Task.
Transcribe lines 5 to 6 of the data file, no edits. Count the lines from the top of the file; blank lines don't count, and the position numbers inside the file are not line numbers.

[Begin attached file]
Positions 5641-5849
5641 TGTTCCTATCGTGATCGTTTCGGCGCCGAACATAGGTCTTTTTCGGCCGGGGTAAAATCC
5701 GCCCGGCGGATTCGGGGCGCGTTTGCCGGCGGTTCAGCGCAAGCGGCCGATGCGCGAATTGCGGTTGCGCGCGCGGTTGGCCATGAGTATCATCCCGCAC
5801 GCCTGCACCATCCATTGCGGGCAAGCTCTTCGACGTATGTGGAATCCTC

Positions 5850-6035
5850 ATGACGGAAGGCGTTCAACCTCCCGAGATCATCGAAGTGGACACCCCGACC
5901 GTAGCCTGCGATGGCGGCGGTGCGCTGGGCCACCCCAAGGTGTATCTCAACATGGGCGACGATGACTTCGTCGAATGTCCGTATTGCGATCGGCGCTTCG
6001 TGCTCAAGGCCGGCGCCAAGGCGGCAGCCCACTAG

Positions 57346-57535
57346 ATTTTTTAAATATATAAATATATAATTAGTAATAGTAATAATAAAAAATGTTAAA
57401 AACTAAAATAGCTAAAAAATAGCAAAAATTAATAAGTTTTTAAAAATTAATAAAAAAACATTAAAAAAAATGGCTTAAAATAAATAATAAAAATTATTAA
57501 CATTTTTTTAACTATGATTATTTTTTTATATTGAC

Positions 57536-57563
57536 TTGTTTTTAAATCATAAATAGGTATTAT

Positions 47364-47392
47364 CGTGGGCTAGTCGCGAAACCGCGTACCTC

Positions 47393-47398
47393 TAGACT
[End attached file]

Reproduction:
Positions 5850-6035
5850 ATGACGGAAGGCGTTCAACCTCCCGAGATCATCGAAGTGGACACCCCGACC